Abstract

In the Talara basin, the cementing of the production section represents a challenge to achieve effective zonal isolation around the pay zone and ensure an efficient hydrocarbon production. For this purpose, well cement design must be tailored to accomplish specific goals. Challenges related to depleted intercalation zones, gas-bearing formation, highly recycled drilling mud, and marginal economic incentives push operators to build a multidisciplinary team with cementing and drilling fluid service companies to optimize well cement design. The objective of this article is to present cementing lessons learned from a recent drilling campaign in the Peruvian northwest area.

Cementing jobs in the Block IV of the Peruvian northwest area is usually complex due to poor zonal isolation according to cement bond evaluation tools (sonic logs). The lack of good cement quality is related to micro-channeling and loss of well integrity. In fact, things get more complicated due to the requirement of recycling of the drilling mud to cut costs. Highly recycled mud sticks to the formation walls, complicating its removal. Various measures have been taken to understand the issues behind poor cementing jobs. Proper cementing design and placement through continuous improvements in both drilling fluid and cement formulations resulted in successful cement placements with consistent outcomes in several wells.

The formulation and designing of the pre-flushes, and the optimization of their rheological properties and wellbore exposure time, resulted in effective mud removal. For an 8.5 in hole, which was cased with a 5.5 in casing, the minimum wellbore exposure time of the pre-flush considered in the design was 2.5 minutes, each ending with a washer allowing the mud cake to disperse. Centralization was kept high with a standoff greater than 85%. The slurry design considered 14.7 ppg tail and 14.2 ppg lead slurries specifically tailored for the current conditions. Also, mechanical reciprocation of the casing string for about 10 ft-long strokes enabled more effective mud removal. Excellent results were obtained by the cement bond log based on the sonic principle. This log was taken 72 hours after the cementing job showed a 10 mV reduction in amplitude through the entire target zone, resulting in a 90% bonding index.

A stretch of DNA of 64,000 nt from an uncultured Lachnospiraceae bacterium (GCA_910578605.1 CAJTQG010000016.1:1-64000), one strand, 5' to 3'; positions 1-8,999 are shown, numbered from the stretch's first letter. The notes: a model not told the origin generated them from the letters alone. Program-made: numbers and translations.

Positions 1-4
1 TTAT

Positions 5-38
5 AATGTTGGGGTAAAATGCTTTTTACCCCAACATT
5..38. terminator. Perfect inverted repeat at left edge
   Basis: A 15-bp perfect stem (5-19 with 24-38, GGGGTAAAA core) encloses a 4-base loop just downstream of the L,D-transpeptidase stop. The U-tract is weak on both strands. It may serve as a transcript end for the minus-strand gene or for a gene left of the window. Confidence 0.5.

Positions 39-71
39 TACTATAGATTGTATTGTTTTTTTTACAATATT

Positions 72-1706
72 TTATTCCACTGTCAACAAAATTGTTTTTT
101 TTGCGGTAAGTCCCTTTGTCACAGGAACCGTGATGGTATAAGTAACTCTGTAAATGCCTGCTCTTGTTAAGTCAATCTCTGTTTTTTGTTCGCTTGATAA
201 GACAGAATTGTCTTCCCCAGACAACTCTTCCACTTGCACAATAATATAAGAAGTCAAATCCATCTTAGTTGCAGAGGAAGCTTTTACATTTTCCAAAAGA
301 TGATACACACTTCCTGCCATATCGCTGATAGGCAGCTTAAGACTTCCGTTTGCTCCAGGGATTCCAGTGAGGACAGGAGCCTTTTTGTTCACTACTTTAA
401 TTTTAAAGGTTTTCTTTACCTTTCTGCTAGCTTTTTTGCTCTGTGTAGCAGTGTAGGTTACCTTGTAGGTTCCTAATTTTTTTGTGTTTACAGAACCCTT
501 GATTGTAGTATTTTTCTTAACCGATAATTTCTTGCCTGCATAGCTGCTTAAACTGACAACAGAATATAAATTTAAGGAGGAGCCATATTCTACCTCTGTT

The challenges related to the cementing complexities were finally overcome with a multidisciplinary team of engineers from both operating and service companies working together diligently. During this process, a low-cost and effective cementing job design was developed through continuous improvement. The design resulted in good repeatability and consistency in the cementing job.

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